War of the Rebellion: Serial 095 Page 0128 N. AND. SE. VA., N. C., W. VA., MD., AND PA. Chapter LVIII.

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when the Second and Fifth Corps of infantry came to the assistance of the cavalry and the enemy was driven rapidly at all points, losing heavily in men, artillery, small-arms, and munitions of war generally.

April 2.-This brigade moved to Ford's Station, on the South Side Railroad, were it met and drove a body of rebel cavalry. The direction of march was then changed and the command marched to Namozine Creek, where it encamped for the night, going into camp under heavy artillery fire from the enemy.

April 3.-Marched at 5 a. m., the enemy having withdrawn from our front during the night. At Winticomack Creek met three divisions of rebel cavalry, commanded by Major-Generals Fitzhugh Lee and Rosser and Colonel Munford. After some hard fighting, the enemy was driven at a rapid rate for three miles to Deep Creek. Here the command came upon the enemy's infantry. After some hard fighting, both partied withdrew and went into camp. This brigade during the day captured about 300 prisoners, besides killing and wounding quite a number of the enemy.

April 4.-The command marched at 5 a.m. in the direction of Amelia Court House. Countermarched at 8 p. m. and marched during the night to Jetersville, Va., where it arrived at 6 a. m. on April 5. The command remained here all day.

April 6.-Marched at 6 a. m. to Sailor's Creek, where it met the enemy and engaged him, fighting all day driving the enemy and capturing 7 pieces of artillery 5,000 prisoners, and a large quantity of wagons, &c.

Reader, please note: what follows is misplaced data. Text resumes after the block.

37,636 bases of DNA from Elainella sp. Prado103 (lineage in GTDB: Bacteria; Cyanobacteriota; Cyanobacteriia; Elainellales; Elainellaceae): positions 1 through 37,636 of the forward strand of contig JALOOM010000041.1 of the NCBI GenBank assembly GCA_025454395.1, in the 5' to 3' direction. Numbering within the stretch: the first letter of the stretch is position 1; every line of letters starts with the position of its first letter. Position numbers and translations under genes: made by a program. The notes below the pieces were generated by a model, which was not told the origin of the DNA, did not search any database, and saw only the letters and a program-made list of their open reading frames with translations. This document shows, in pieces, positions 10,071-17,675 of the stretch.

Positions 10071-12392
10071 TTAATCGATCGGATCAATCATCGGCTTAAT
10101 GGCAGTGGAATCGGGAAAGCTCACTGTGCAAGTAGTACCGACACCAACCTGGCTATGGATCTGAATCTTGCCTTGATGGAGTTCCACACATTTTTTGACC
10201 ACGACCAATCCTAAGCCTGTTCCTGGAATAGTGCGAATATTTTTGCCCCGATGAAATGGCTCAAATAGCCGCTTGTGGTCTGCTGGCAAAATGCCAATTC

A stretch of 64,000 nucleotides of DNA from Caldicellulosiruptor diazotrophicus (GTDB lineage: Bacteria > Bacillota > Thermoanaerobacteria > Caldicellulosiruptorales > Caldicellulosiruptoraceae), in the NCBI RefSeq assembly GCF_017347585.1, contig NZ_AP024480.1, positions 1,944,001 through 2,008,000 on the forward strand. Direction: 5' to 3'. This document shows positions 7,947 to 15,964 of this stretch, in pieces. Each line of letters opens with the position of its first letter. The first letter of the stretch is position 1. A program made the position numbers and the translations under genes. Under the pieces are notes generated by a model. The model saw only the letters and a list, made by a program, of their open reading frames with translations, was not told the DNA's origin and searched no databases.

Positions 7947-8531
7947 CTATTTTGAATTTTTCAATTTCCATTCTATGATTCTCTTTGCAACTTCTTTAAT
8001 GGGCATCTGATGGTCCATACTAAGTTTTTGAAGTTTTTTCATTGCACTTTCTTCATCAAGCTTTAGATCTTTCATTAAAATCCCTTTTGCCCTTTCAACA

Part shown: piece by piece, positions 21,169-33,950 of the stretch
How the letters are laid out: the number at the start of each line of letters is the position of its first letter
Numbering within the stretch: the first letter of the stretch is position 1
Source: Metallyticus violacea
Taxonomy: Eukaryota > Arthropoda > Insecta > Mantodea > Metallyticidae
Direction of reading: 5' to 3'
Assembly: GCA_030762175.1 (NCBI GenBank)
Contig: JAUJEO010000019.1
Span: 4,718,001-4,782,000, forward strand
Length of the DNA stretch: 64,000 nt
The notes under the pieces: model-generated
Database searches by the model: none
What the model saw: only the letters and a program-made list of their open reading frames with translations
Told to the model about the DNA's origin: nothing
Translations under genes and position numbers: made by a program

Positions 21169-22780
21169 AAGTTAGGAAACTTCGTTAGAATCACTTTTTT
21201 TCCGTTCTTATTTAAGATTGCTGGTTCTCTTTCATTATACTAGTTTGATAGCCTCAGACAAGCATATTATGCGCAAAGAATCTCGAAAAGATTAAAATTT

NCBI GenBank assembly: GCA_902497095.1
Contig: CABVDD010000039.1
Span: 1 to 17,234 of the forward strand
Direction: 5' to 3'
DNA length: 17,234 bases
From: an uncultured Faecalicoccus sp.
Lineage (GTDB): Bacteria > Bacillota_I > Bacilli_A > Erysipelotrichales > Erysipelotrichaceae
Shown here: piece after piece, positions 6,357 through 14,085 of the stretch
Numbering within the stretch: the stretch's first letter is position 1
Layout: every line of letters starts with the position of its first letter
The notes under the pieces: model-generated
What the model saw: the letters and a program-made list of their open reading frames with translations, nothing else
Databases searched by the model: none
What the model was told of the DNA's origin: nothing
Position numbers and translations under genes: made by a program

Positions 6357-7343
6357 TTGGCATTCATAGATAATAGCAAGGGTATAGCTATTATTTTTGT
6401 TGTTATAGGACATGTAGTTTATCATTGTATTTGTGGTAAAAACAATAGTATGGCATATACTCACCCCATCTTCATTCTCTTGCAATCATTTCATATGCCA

April 7.-Marched through Prince Edward Court-House and encamped five miles west of the Court-House.

April 8.-Marched to Appomattox Station, on South Side Railroad, where the command arrived at 5 p. m. Met the enemy and engaged him to once.

April 9.-Engaged the enemy at daylight at Appomattox Court-House, and was pressing him heavily when he (the enemy) raised the white flag and asked for terms of surrender, which was the commencement of capitulations ending in the surrender of Lee's (rebel) army.



January 23.- In the evening the rebel gun-boats came down the James and one of them succeed in getting down as far as Battery Sawyer, at Crow's Nest tower. The darkness of the night prevented accurate artillery practice. Daylight showed three of them-two iron-clads and one wooden gun-boat-around on Farrar's Island, below Howlet House Battery. The third shot from a 100-pounder at Battery Parsons entered the magazine of the wooden gun-boat and blew her up. The iron-clads took a very severe fire, being struck many times by shot from our heavy guns, until about 12 m., when they floated off and took shelter behind Farrar's Island until night, when they proceeded back up the river. The gun-boats did not reply to the fire of our batteries, merely firing a farewell shot as they first floated off and moved up the river.

February.-Nothing of importance transpired on this front; 135 deserters from the enemy came in during the month.